Regular ArticleRat Aortic Smooth Muscle Cell Density Affects Activation of MAP Kinase and Akt by Menadione and PDGF Homodimer BB
Review articleOpen access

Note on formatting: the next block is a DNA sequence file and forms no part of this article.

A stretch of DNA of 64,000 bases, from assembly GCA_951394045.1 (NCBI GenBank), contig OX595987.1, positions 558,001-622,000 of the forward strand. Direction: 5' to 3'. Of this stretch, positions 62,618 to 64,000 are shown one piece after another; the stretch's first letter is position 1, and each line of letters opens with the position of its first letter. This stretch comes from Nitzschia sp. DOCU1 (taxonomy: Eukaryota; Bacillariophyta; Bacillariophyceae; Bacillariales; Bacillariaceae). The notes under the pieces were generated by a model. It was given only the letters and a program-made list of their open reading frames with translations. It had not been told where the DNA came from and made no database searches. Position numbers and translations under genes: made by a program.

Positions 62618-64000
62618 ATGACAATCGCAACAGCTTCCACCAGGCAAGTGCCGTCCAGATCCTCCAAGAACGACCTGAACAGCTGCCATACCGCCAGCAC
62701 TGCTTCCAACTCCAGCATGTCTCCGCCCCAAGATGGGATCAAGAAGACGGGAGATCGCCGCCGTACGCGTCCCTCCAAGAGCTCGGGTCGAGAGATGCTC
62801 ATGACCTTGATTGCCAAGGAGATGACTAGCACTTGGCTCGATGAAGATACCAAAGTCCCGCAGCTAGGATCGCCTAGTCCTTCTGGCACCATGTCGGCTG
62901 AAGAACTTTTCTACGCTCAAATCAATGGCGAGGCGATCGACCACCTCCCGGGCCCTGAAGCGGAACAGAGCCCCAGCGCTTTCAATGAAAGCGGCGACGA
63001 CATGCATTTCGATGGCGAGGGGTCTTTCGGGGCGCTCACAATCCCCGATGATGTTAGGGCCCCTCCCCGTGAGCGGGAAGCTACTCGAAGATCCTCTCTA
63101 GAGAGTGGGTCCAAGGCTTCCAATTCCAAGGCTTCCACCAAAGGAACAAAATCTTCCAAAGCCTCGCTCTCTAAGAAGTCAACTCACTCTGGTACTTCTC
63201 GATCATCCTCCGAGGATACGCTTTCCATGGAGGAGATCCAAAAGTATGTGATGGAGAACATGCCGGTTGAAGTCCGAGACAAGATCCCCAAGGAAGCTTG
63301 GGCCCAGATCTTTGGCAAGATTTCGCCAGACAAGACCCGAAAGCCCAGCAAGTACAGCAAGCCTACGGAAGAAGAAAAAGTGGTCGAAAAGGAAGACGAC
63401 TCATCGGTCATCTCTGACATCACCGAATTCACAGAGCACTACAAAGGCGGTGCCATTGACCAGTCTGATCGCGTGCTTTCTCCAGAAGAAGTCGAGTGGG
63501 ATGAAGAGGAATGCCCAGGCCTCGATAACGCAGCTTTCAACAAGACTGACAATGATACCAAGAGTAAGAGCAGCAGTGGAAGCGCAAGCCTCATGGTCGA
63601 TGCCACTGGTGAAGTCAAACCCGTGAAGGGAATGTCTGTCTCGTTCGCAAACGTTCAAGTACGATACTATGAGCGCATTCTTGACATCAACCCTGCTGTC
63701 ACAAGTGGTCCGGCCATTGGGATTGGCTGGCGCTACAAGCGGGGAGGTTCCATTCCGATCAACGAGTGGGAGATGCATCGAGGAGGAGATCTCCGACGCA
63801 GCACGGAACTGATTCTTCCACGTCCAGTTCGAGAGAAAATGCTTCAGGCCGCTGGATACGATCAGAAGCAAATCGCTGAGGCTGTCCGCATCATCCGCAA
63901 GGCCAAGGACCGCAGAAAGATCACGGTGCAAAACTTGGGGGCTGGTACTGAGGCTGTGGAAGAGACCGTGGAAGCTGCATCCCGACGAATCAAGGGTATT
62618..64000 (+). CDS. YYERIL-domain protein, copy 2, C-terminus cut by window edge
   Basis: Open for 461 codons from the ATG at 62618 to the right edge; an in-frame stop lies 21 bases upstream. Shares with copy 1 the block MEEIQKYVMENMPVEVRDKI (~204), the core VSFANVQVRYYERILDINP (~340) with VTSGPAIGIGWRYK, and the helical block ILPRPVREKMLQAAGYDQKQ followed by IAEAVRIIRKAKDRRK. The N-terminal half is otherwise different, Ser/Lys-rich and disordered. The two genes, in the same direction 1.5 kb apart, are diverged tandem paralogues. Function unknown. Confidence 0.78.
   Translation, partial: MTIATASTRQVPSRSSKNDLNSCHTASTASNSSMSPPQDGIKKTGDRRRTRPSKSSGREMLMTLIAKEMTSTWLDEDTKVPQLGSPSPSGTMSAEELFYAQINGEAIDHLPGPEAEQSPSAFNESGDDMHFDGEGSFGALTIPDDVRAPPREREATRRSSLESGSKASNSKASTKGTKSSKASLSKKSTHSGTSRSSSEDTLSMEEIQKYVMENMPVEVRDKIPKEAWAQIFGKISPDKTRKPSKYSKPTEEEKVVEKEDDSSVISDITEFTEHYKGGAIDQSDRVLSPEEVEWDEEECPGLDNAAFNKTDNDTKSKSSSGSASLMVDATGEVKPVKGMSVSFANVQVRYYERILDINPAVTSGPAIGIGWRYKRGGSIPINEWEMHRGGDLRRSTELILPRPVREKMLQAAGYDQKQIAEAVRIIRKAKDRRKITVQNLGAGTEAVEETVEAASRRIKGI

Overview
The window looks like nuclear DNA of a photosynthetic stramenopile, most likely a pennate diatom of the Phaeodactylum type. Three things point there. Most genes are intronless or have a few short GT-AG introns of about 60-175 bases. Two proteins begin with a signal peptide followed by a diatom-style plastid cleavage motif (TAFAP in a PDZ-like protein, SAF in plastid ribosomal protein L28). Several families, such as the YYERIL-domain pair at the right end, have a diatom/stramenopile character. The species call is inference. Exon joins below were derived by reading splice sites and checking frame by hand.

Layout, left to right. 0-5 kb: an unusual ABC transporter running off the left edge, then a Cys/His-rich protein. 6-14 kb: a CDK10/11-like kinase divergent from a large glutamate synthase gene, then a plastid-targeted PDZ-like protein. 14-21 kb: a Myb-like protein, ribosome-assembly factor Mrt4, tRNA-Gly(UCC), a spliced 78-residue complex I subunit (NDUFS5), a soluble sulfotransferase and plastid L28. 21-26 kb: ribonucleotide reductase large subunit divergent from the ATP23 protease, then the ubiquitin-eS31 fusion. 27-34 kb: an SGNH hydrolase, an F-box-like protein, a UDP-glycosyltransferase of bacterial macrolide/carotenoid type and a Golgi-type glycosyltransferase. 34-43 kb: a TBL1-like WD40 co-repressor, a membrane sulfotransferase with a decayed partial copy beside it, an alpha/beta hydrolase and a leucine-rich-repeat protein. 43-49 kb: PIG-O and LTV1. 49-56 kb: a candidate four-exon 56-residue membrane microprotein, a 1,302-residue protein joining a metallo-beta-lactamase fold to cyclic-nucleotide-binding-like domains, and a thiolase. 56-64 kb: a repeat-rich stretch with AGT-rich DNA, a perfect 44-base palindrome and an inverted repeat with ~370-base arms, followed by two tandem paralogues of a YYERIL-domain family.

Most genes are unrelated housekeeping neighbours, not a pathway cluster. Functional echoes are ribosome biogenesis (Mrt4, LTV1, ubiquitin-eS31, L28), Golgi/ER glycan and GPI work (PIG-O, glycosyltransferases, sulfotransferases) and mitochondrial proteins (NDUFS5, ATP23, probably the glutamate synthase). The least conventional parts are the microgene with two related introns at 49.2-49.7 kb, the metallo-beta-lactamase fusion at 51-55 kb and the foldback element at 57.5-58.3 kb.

AbstractMitogen-activated protein kinases (MAPK) and protein kinase B (PKB or Akt) are major signal transduction molecules regulating cell proliferation, differentiation, and apoptosis. We examined how cultured rat aortic vascular smooth muscle cells (VSMC) at different cell densities respond to selected stimuli and how this is reflected in the two distinct (MAPK and Akt) and yet cross-talking signaling pathways. VSMC were cultured to 100% confluence, reaching contact inhibition, and to 60–70% confluence, as sparse, proliferating cells. They were treated with menadione (an intracellular generator of O−2) and/or platelet-derived growth factor homodimer BB (PDGF). In sparse cells, menadione or PDGF alone activated ERK, and together the effect was synergistic, whereas in confluent cells menadione's and PDGF's activations of ERK were, at most, additive. Activation of the upstream ERK kinase (MEK-1) paralleled ERK activation except in sparse cells in which the synergistic effects of menadione and PDGF on ERK could not be fully accounted for by MEK-1 activation. Another member of the MAPK family, p38, did not show significant changes. Akt activation by PDGF alone was present under both cell culture conditions; Akt activation is blocked by menadione. Co-incubation with the reducing agent dithiothreitol or calcium chelators (EDTA/EGTA) inhibited partially or completely menadione's effects on MEK/ERK and Akt pathways, as well as menadione's effects on PDGF-induced ERK and Akt activations. These data suggest that in VSMC, the state of cell confluence determines how distinct pathways of MAPK activation cross talk. In addition while PDGF may function as a survival factor by inducing Akt activation, menadione could promote apoptosis by inhibiting PDGF-induced Akt activation independent of cell density. The effects of menadione, but not those of PDGF, are more dependent on the cellular redox status and extracellular calcium.

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